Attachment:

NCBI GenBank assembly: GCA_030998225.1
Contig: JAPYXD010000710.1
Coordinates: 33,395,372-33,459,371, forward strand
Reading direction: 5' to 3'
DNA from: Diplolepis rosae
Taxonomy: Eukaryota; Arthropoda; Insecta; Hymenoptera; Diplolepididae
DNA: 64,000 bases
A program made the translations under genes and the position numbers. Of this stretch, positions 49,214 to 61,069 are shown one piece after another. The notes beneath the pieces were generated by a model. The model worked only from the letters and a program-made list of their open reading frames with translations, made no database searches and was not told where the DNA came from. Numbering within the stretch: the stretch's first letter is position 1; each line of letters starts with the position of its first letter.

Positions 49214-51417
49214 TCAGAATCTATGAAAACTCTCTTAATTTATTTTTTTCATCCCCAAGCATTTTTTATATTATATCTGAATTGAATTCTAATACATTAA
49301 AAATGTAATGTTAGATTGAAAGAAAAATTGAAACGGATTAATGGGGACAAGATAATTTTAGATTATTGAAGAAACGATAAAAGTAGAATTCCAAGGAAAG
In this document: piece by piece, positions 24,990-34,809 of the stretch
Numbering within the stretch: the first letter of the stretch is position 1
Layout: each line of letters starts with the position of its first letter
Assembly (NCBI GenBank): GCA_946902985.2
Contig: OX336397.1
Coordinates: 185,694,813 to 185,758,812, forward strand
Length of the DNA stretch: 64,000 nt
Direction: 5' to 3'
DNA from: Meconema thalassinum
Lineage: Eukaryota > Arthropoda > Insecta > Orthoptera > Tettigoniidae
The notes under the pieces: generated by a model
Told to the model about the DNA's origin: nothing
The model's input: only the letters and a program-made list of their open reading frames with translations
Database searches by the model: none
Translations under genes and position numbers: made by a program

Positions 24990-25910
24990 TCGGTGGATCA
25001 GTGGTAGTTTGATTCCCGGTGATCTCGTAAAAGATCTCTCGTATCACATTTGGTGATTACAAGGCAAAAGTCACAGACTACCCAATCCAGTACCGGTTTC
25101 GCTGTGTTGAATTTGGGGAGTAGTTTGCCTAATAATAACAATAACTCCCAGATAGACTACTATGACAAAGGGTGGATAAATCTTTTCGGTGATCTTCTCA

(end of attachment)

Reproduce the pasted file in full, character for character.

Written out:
NCBI GenBank assembly: GCA_030998225.1
Contig: JAPYXD010000710.1
Coordinates: 33,395,372-33,459,371, forward strand
Reading direction: 5' to 3'
DNA from: Diplolepis rosae
Taxonomy: Eukaryota; Arthropoda; Insecta; Hymenoptera; Diplolepididae
DNA: 64,000 bases
A program made the translations under genes and the position numbers. Of this stretch, positions 49,214 to 61,069 are shown one piece after another. The notes beneath the pieces were generated by a model. The model worked only from the letters and a program-made list of their open reading frames with translations, made no database searches and was not told where the DNA came from. Numbering within the stretch: the stretch's first letter is position 1; each line of letters starts with the position of its first letter.

Positions 49214-51417
49214 TCAGAATCTATGAAAACTCTCTTAATTTATTTTTTTCATCCCCAAGCATTTTTTATATTATATCTGAATTGAATTCTAATACATTAA
49301 AAATGTAATGTTAGATTGAAAGAAAAATTGAAACGGATTAATGGGGACAAGATAATTTTAGATTATTGAAGAAACGATAAAAGTAGAATTCCAAGGAAAG
In this document: piece by piece, positions 24,990-34,809 of the stretch
Numbering within the stretch: the first letter of the stretch is position 1
Layout: each line of letters starts with the position of its first letter
Assembly (NCBI GenBank): GCA_946902985.2
Contig: OX336397.1
Coordinates: 185,694,813 to 185,758,812, forward strand
Length of the DNA stretch: 64,000 nt
Direction: 5' to 3'
DNA from: Meconema thalassinum
Lineage: Eukaryota > Arthropoda > Insecta > Orthoptera > Tettigoniidae
The notes under the pieces: generated by a model
Told to the model about the DNA's origin: nothing
The model's input: only the letters and a program-made list of their open reading frames with translations
Database searches by the model: none
Translations under genes and position numbers: made by a program

Positions 24990-25910
24990 TCGGTGGATCA
25001 GTGGTAGTTTGATTCCCGGTGATCTCGTAAAAGATCTCTCGTATCACATTTGGTGATTACAAGGCAAAAGTCACAGACTACCCAATCCAGTACCGGTTTC
25101 GCTGTGTTGAATTTGGGGAGTAGTTTGCCTAATAATAACAATAACTCCCAGATAGACTACTATGACAAAGGGTGGATAAATCTTTTCGGTGATCTTCTCA